The Daily Gamecock

Opinion

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In Our Opinion: Ryan Harman deserves treasurer position

In the end, our decision to support Ryan Harman for student body treasurer came down to his communication skills, as well as his composure and experience, both of which were impressive on their own. Put together, they are the qualities that a treasurer needs to function on a day-to-day basis.


Column: New location, new outlook on feminism

By the end of the semester I will be able to defend myself against abduction, sexual assault, rape, violence, stalking and harassment. I will be trained to defend against choking, grabbing, ground fighting, multiple assailants and weapons.


Column: Debt ceiling has traits of budget

We as a nation have spent decades taking out loans to pay for things which we cannot afford. “Spending money we don’t have” seems to be perhaps the most bipartisan issue in all of politics: our total debt had been falling since it spiked to pay for World War II, but President Ronald Reagan was the first president to leave office with the country in more debt than when he started since Roosevelt.


Column: Late-term abortions violate rights of unborn

Nevertheless, it remains the case that the relatively recent phrase “unborn child” is an accurate description of a reality. One of the wonders of modern science, the view provided by the ultrasound, testifies to this view. (There used to be feminists in the 1970’s that considered the thought that the pregnant state was a result of a growing tumor. Thankfully, you don’t see too many of those people around anymore.)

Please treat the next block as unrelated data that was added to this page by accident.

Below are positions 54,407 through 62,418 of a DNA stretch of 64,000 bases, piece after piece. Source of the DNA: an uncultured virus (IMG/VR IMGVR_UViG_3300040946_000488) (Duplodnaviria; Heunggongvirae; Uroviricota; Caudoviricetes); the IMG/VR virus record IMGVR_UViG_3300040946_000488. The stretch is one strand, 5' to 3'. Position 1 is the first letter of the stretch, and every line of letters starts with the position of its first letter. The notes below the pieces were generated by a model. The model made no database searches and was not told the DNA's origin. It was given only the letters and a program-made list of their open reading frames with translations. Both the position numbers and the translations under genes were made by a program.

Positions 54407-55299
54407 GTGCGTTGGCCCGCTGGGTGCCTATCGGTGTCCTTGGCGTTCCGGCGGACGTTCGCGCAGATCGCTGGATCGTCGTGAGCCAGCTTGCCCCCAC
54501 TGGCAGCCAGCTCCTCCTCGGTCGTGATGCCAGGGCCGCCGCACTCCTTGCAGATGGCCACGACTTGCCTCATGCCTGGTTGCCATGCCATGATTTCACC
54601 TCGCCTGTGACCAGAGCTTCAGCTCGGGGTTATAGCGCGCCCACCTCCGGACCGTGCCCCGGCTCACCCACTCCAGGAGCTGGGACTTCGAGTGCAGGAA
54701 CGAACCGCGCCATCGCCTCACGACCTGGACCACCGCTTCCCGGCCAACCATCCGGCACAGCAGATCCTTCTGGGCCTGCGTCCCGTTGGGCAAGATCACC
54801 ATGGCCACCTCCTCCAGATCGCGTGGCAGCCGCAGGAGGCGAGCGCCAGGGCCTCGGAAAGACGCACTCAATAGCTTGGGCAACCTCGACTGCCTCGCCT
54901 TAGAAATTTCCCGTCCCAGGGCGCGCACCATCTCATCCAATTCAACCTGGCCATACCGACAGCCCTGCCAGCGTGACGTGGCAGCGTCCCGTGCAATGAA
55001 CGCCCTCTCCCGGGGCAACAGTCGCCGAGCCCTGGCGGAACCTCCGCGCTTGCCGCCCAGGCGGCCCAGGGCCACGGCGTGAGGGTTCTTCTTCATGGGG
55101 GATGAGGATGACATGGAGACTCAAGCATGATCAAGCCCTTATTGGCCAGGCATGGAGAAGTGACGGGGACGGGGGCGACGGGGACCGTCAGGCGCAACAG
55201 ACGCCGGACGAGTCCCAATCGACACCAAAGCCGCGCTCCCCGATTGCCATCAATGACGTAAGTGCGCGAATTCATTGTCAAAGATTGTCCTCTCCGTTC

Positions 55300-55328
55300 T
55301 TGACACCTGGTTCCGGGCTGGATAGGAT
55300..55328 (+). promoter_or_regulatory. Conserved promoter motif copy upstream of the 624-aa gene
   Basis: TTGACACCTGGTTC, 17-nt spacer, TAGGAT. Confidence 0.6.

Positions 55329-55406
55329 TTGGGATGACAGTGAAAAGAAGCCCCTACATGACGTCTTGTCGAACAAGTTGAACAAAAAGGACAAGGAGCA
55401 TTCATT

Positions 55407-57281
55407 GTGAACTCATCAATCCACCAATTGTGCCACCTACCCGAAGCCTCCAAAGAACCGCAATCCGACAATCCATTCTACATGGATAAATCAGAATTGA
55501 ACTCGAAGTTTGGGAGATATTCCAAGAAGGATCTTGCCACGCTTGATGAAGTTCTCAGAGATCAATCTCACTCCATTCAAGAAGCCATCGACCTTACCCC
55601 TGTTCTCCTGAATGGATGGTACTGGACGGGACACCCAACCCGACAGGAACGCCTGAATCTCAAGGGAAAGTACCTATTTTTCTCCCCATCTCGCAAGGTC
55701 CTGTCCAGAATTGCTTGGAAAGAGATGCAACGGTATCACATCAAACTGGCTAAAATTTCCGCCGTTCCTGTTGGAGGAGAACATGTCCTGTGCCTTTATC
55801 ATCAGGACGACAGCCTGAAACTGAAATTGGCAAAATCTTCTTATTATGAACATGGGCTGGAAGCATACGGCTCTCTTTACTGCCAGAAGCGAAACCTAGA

Column: Creationist worldview irrational, stubborn

Tuesday night, Bill Nye the Science Guy debated Ken Ham the Creation Guy (well, Ken Ham of the Creation Museum) in front of a live audience which booked up in minutes months in advance and on a live feed broadcast on YouTube that was followed by almost 500,000 people at its peak.


In Our Opinion: Mandatory Constitution classes unnecessary

The U.S. Constitution is a document well worth studying. It is the first secular set of founding principles that absolutely protects the freedom of speech and the right to bear arms. It ensures equality among individuals in the eyes of the law. It is also a living document, subject to change and clarification as the circumstances and values of the nation shift over time. All in all, it is a document, at the very least, worth a look.